The world’s top miner abandoned megadeal. Here’s what could be next for BHP

The Australia-based miner’s weekslong pursuit of London-listed Anglo American ended abruptly Wednesday after its rival said it wouldn’t further engage in talks on what would have been the industry’s largest-ever deal.
The Australia-based miner’s weekslong pursuit of London-listed Anglo American ended abruptly Wednesday after its rival said it wouldn’t further engage in talks on what would have been the industry’s largest-ever deal.

Summary

BHP Group thought it could buy its way to becoming the world’s top copper producer. Now, it may need to expand or build its own mines to get there.

BHP Group thought it could buy its way to becoming the world’s top copper producer. Now, it may need to expand or build its own mines to get there, a potentially fraught journey given inflation and other risks.

The Australia-based miner’s weekslong pursuit of London-listed Anglo American ended abruptly Wednesday after its rival said it wouldn’t further engage in talks on what would have been the industry’s largest-ever deal. BHP’s failed tilt at the storied, century-old Anglo shows the challenges that even arguably the world’s most powerful miner faces in adding to its copper stable.

The industrial metal has been at the heart of BHP’s growth plans for years, and the miner made some inroads with a takeover of smaller Australian producer Oz Minerals a year ago in what was its biggest acquisition in over a decade. A takeover of global miner Anglo, for whom copper accounts for roughly 30% of production, would have given it control of roughly 10% of global mine supply.

Instead, BHP—which, under U.K. takeover rules, has to stay away from Anglo for six months unless another bidder emerges—goes back to business as usual and is expected to focus on gradually advancing its own expansion options and rewarding shareholders with meaty payouts, investors say.

“I think it’s just BAU [business-as-usual] for BHP," said Wilson Asset Management portfolio manager Matthew Haupt, whose fund holds stock in the miner. “They will keep plugging away at their brownfield projects" and “there will be a higher dividend paid, I’d say, than if they did the deal," he said.

Haupt said he is disappointed an agreement couldn’t be reached with Anglo, but happy that BHP walked away after failing to entice its directors with a trio of takeover proposals.

Even as BHP Chief Executive Mike Henry sought to bring Anglo to the deal table, he framed the proposed deal as a good opportunity but not a must-have.

“BHP is never dependent on acquisitions, and that remains the case," Henry told an industry conference in Miami in mid-May.

BHP, which relies on steel ingredient iron ore for most of its profit, has been narrowing its focus in a bet on the transition to a lower-carbon world. It sold its oil-and-gas unit to Woodside Energy in mid-2022, and has also offloaded some coal operations.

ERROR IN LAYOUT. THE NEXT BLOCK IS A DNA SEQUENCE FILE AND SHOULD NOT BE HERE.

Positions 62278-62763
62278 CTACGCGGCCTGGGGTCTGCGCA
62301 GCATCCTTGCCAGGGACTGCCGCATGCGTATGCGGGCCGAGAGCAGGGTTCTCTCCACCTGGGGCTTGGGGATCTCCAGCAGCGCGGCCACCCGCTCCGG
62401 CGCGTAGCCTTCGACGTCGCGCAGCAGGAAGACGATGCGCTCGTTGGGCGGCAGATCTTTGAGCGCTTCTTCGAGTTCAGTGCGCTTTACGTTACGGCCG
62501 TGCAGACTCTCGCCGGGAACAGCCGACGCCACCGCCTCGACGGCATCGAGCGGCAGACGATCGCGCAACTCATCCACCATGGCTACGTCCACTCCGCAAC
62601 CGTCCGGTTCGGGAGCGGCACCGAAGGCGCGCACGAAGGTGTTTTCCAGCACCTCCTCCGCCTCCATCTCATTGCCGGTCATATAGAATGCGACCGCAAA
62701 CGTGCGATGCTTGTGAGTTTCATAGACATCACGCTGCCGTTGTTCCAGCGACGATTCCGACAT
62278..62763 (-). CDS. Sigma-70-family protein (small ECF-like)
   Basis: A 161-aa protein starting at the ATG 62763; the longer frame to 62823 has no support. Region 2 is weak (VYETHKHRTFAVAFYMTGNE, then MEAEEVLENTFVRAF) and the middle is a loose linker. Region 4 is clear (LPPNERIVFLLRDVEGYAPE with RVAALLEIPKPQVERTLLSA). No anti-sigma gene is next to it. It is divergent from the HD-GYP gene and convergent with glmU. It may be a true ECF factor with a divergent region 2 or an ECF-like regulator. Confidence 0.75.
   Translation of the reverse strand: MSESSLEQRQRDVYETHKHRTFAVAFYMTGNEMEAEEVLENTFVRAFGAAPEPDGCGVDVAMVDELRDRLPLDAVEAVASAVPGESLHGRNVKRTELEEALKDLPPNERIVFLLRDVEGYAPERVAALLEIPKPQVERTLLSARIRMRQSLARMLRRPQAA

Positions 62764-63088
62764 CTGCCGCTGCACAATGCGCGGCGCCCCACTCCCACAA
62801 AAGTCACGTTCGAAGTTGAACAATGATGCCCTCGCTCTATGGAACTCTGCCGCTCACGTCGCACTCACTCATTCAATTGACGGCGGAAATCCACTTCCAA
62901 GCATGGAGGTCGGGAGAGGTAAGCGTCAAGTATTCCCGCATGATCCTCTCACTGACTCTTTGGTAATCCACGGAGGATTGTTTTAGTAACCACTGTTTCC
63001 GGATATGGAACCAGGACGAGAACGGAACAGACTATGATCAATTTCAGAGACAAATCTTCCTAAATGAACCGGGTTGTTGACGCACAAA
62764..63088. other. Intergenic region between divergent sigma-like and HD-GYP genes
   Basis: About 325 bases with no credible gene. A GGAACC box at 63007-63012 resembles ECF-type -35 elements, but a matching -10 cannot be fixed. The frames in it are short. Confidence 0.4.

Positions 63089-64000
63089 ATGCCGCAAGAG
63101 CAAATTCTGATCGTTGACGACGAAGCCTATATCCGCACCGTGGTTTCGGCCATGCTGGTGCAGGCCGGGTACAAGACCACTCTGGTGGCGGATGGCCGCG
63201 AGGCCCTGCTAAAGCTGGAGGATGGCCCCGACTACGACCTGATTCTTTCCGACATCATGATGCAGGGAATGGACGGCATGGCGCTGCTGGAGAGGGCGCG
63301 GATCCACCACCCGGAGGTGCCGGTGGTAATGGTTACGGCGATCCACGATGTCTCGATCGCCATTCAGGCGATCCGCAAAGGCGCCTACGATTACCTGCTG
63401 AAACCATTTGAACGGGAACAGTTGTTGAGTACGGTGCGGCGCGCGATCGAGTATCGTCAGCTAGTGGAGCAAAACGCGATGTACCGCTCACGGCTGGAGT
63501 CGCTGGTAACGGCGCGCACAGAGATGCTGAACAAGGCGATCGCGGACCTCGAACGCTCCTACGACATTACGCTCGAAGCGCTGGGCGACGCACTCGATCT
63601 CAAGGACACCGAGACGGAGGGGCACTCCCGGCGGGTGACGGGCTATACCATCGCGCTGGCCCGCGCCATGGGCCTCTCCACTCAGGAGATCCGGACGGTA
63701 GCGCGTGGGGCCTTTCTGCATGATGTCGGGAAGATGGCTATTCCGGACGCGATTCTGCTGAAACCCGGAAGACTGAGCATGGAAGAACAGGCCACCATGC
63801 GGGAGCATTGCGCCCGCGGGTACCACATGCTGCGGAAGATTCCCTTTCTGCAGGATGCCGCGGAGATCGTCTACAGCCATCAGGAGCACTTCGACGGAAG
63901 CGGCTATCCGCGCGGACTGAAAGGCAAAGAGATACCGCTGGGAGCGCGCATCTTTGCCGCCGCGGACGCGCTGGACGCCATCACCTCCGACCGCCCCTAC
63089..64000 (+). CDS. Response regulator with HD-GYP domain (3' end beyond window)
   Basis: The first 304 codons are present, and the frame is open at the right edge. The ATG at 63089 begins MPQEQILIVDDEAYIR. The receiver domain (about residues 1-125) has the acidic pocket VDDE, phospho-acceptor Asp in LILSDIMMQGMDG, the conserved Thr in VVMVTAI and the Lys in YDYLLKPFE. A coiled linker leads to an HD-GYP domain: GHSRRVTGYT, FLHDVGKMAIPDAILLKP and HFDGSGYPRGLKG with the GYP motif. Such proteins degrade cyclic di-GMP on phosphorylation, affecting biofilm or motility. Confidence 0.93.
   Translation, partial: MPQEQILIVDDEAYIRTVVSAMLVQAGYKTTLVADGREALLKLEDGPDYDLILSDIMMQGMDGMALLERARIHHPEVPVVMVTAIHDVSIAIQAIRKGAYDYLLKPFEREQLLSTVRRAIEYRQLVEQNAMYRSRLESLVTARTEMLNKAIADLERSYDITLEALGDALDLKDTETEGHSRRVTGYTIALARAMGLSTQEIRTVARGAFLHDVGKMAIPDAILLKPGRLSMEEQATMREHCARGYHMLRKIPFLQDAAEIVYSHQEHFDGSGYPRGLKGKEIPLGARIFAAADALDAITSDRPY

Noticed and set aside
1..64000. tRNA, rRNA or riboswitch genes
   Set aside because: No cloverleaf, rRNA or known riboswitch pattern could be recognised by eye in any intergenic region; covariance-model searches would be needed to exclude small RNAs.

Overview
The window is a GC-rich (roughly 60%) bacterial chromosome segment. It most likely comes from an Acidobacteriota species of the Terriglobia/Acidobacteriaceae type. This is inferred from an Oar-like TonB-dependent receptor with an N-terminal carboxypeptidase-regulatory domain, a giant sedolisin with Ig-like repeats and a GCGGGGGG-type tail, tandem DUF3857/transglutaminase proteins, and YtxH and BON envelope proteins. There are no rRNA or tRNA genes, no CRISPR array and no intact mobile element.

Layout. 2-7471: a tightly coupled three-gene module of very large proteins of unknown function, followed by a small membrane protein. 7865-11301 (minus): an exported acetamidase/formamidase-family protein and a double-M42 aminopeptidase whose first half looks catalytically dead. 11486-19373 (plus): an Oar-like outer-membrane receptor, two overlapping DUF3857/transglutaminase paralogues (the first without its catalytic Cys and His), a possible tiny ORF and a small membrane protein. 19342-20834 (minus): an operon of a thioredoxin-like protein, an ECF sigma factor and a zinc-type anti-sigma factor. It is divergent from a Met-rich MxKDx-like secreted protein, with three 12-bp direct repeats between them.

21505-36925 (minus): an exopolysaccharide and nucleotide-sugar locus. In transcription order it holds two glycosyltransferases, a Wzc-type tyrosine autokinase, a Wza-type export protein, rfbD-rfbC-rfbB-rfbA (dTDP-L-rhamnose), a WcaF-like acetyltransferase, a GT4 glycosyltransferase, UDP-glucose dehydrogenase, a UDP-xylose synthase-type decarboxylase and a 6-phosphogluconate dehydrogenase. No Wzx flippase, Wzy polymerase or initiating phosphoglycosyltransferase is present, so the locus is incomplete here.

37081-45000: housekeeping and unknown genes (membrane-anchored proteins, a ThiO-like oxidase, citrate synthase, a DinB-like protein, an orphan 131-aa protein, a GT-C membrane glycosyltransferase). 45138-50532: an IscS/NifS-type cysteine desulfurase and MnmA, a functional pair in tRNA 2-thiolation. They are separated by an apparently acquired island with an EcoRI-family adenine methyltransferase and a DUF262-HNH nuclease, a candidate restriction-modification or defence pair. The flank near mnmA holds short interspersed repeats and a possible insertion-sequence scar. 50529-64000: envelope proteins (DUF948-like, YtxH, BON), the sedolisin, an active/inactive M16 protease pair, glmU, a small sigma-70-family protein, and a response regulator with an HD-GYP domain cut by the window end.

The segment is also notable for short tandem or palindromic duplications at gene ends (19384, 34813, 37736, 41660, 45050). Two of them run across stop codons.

Henry has sought to alleviate concerns that BHP now lacks its own options for growth. The only major project BHP has under construction today is a potash mine in Canada’s Saskatchewan province. Roughly a decade ago, BHP had 18 major projects including mines and port infrastructure under construction.

“We are so much better placed than we were even just a few years ago when it comes to growth," Henry said at this month’s conference. That potash mine is slated to become one of the world’s top sources of the fertilizer ingredient. Henry also highlighted what he said was “a strong pipeline" of copper options being evaluated in south Australia and northern Chile.

Yet the miner has for years faced technical and permitting challenges in growing its own copper business. Resources are becoming harder to find and harder to extract, Henry told another conference last year. Mines are becoming costlier to build due to higher prices for labor and materials, and mining companies are coming under sharper scrutiny for their impact on local communities, indigenous peoples and the environment.

Over recent weeks, a number of investors raised concerns about what the proposed tie-up could mean for future copper supply. Some worried BHP’s focus on expanding its copper business by buying Anglo American wasn’t going to spur investment in new mines needed to feed copper-hungry manufacturers of electric vehicles and wind turbines.

“The merger does nothing for global copper production and simply moves assets from one company to another," said Adam Matthews, chief responsible investment officer of the Church of England Pensions Board, which holds stock in both Anglo and BHP. “Not one extra ton of copper comes as a result of all this energy and time."

Matthews welcomed the decision by Anglo’s board not to extend talks with BHP.

BHP’s Henry said he had envisaged the combined company as having greater financial strength to pursue planned investments. He acknowledged the world needs more copper supply for the global energy transition.

Anglo said it favored its prospects as a stand-alone company.

Analysts at Jefferies say an acquisition of Anglo would have been a win in the long term for BHP, but that its shares should still benefit in the short run from the miner holding its ground.

Some investors reckon BHP’s interest won’t vanish with this knockback and that it will be watching closely while Anglo pursues a breakup plan it set out earlier this month aimed at reviving its fortunes. “If another opportunity came up, they’d be there in a heartbeat," said Wilson’s Haupt.

Henry, BHP’s CEO, said the miner will take a disciplined approach to mergers and acquisitions, adding that the miner still thinks “our proposal was the most effective structure to deliver value for Anglo American shareholders."

Write to Rhiannon Hoyle at rhiannon.hoyle@wsj.com

 

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